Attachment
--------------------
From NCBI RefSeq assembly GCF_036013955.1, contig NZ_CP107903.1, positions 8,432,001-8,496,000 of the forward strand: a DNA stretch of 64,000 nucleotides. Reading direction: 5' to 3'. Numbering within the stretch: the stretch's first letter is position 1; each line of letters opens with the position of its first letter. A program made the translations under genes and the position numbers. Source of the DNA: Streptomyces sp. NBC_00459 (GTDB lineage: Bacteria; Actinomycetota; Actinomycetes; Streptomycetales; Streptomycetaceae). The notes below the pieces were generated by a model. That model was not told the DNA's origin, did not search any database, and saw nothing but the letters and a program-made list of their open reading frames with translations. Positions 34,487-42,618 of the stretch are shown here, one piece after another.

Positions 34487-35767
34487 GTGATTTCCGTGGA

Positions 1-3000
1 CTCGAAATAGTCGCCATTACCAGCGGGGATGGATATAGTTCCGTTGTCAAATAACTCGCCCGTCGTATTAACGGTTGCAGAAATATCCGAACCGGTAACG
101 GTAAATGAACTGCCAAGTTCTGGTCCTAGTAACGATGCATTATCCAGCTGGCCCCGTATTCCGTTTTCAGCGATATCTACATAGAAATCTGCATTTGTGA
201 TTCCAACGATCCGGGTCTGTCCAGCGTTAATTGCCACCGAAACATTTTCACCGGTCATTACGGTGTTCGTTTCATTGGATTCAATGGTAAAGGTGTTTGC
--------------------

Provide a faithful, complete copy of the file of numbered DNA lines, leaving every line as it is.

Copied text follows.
From NCBI RefSeq assembly GCF_036013955.1, contig NZ_CP107903.1, positions 8,432,001-8,496,000 of the forward strand: a DNA stretch of 64,000 nucleotides. Reading direction: 5' to 3'. Numbering within the stretch: the stretch's first letter is position 1; each line of letters opens with the position of its first letter. A program made the translations under genes and the position numbers. Source of the DNA: Streptomyces sp. NBC_00459 (GTDB lineage: Bacteria; Actinomycetota; Actinomycetes; Streptomycetales; Streptomycetaceae). The notes below the pieces were generated by a model. That model was not told the DNA's origin, did not search any database, and saw nothing but the letters and a program-made list of their open reading frames with translations. Positions 34,487-42,618 of the stretch are shown here, one piece after another.

Positions 34487-35767
34487 GTGATTTCCGTGGA

Positions 1-3000
1 CTCGAAATAGTCGCCATTACCAGCGGGGATGGATATAGTTCCGTTGTCAAATAACTCGCCCGTCGTATTAACGGTTGCAGAAATATCCGAACCGGTAACG
101 GTAAATGAACTGCCAAGTTCTGGTCCTAGTAACGATGCATTATCCAGCTGGCCCCGTATTCCGTTTTCAGCGATATCTACATAGAAATCTGCATTTGTGA
201 TTCCAACGATCCGGGTCTGTCCAGCGTTAATTGCCACCGAAACATTTTCACCGGTCATTACGGTGTTCGTTTCATTGGATTCAATGGTAAAGGTGTTTGC